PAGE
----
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Northern Lights in Black and White

Seeing Northern Lights is very exceptional and amazing experience. I hope that I never forget the feeling I had after the first magical show I saw last winter in Landmanalaugar. The explosion of colors and shapes was unbelievable and definitely not from this world. On the other hand, from pure photographer’s perspective it is not easy to capture those special moments. That time I really did not handle it well from technical perspective. For example I was using only ISO 800, but I could have used even higher and get much shorter times, without blurry stars, and there were many other little things I should have done differently. With this experience I was getting ready for this year’s trip. I tested my Canon 5D mark II and I was sure that I can use up to ISO 1600 without any obvious quality deterioration, that I can use the lowest aperture on my 17-40 lens and I really have to pay attention to focus properly, manual focusing recommended.

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Photographing Northern Lights in Iceland

This past winter provided some excellent opportunity to get photographing northern lights in Iceland as we could have witnessed strong solar activity capable to produce fantastic performance of green dances up in the sky. We believed Landmannalaugar to be one of the best locations to shoot it. Deserted and wild, very remote and hard to visit. Actually the only way to get there, with a little bit of luck, is to hire a guide with a special truck and naval GPS as roads are invisible - covered by thick plates of snow and ice. We agreed with Stefan from Icelandic Mountain Guides to drive us there. One video is better than 1000 words, so check out below how beautifully it all looked like. And yes, many thanks to Dead Can Dance for their Frontier (Demo) that plays out there instead of our small talks, car sounds and winds.

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Lofoten Reminiscence - Rocks and Cabins

As it happens to happen every summer, I did not manage to do much photography related stuff over the last two months. Way too many things have been going on in my other lives that kept me very busy but eventually also let my eyes rest from looking at images, my mind from creating them and my legs from walking for getting them. So I guess I'm checking in fresh and with a long to-do list. To start with, I have been browsing through some older photographs from Lofoten made last winter. I got attracted by the below two that I thought the comparison might have been interesting. Both were shot from the bridge over the bay near Hamnoy, with the difference of few hours, couple of hundered meters and the media used (here, because I process digital files other way and time than film, I only now realized the two were created one after the other).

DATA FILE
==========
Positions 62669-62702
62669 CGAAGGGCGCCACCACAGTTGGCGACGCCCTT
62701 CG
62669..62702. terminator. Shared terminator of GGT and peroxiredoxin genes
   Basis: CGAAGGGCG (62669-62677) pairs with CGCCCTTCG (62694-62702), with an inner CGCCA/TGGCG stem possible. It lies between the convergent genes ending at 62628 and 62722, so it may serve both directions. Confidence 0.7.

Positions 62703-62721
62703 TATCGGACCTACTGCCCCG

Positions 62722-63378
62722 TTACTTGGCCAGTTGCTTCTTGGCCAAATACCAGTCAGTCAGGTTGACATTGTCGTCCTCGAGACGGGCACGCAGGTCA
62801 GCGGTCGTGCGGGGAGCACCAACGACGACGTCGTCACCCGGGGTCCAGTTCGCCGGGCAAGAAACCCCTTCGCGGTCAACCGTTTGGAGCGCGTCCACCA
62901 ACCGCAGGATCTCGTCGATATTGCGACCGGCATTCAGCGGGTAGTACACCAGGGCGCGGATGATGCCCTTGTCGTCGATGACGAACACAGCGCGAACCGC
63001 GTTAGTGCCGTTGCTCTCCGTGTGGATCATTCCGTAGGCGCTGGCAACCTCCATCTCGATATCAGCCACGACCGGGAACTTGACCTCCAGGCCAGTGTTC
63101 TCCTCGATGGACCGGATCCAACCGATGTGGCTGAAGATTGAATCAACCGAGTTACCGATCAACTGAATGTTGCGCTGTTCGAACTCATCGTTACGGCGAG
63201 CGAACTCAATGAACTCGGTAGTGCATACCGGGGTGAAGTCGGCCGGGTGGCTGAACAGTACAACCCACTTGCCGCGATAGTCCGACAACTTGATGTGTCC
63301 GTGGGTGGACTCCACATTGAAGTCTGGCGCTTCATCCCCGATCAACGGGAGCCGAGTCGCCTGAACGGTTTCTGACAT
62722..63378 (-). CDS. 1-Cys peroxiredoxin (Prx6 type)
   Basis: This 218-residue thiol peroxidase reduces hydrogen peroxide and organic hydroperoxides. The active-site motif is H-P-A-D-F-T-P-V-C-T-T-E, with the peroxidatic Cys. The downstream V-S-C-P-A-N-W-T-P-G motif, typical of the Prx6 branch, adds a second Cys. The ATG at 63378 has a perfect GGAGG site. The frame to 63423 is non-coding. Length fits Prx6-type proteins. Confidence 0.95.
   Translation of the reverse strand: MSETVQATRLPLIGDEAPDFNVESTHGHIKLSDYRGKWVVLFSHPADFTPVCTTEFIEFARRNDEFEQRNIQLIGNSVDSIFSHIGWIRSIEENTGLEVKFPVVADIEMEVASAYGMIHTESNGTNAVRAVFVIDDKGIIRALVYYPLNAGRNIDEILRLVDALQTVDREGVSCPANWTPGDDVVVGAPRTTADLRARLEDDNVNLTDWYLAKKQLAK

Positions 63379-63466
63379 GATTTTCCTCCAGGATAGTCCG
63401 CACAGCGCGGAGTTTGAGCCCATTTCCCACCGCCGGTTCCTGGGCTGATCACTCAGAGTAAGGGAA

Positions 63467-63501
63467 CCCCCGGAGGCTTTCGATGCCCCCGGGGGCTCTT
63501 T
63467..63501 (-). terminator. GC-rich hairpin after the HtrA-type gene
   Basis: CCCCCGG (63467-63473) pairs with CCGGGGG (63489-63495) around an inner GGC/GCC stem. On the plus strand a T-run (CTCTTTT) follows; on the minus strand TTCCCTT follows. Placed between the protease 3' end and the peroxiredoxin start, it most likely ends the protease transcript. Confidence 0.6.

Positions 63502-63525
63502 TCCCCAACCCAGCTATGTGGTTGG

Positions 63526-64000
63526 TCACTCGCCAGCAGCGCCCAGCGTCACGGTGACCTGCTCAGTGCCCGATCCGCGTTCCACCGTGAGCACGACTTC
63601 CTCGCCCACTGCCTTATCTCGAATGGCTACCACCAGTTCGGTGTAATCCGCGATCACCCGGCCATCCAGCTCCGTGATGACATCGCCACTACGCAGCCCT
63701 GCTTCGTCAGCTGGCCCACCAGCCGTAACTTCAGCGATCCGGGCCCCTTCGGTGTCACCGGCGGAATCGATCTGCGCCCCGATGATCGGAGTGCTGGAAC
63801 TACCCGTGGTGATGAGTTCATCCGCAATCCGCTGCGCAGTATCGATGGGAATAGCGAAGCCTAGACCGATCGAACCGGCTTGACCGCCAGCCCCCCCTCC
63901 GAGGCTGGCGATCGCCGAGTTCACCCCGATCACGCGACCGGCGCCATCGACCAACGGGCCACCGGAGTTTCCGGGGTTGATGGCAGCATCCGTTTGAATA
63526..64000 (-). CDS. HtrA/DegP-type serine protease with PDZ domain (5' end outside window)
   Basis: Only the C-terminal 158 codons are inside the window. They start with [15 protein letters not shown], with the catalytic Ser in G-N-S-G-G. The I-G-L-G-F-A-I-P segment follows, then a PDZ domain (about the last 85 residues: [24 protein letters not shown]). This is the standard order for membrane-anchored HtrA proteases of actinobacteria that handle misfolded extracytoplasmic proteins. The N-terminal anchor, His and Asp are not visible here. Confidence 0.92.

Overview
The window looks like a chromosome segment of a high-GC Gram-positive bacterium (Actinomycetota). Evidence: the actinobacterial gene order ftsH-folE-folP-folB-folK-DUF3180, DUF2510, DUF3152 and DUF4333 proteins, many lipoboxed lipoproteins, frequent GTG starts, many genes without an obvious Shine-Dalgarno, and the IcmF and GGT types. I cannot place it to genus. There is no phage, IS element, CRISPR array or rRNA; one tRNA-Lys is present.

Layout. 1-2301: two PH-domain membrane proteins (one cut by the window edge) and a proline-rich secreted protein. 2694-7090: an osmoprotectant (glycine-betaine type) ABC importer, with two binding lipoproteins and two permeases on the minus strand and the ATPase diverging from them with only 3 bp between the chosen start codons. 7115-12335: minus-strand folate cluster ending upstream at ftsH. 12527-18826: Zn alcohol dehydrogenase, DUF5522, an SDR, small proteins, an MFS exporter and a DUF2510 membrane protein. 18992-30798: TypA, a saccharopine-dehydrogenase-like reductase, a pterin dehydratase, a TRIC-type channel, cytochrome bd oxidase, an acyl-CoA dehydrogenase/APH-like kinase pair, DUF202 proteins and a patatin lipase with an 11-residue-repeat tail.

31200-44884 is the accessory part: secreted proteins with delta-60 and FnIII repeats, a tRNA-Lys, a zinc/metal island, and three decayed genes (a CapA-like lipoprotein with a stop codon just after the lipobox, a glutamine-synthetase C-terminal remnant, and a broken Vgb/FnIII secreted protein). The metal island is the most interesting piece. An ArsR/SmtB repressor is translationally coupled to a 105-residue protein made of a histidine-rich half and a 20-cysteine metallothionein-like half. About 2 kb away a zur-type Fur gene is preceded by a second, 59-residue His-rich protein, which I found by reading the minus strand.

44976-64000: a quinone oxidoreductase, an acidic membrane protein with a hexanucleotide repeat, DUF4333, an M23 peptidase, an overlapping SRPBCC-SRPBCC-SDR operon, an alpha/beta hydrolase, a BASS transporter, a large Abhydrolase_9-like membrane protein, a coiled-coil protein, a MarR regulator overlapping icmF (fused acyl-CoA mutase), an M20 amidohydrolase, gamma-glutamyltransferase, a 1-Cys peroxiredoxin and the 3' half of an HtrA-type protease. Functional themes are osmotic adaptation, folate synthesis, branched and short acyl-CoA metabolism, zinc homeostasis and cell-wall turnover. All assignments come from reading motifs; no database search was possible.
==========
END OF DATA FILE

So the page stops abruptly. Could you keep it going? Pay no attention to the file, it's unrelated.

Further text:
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Lesnicke Sedlo, the Place of Infinite Inspiration

I certainly do not remember when exactly my fondness for this place evolved, but for more than 20 years I have been taking there everything I loved at a time. It started with my bike when I was a teenager, followed by couple of girlfriends that qualified worth showing them around. I then drove my first car there to see how well it can handle the steep curved road that leads up there. In recent years, I have spent endless hours wandering round the place with all my cameras I owned so far. And finally, few weeks ago I brought my kids there to witness a joy in their eyes that would help me recall my first visit thus the beginning of my passion. 

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Where Water Falls From Heaven

It takes 500 kilometers to get from Reykjavik to the Lake Myvatn, which is about 6 hours of non-stop driving. It's actually a very interesting route for the most of time, passing through couple of mountain ridges and valleys with some spectacular views. We had dropped Ota at the airport on Friday morning and decided to drive over to Myvatn for the weekend, sort of fed up with the southern sceneries. The plan came out quite well despite the tight schedule - we aimed to stop at Godafoss for sunset shooting. One more hour of drive to Myvatn. We would definitely used some more time to explore the location but what actually helped was that we have been there before 2 years ago. Unlucky though then, leaving with few documentary shots only. I now happened to have a pretty good idea of what I wanted to do there. And that was to get off the official parking place to the other side of the river. The short walk to the waterfall allowed for a little bit of time to absorb the surroundings while the lighting that was turning to get quite dramatic and beautiful.

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Back from Iceland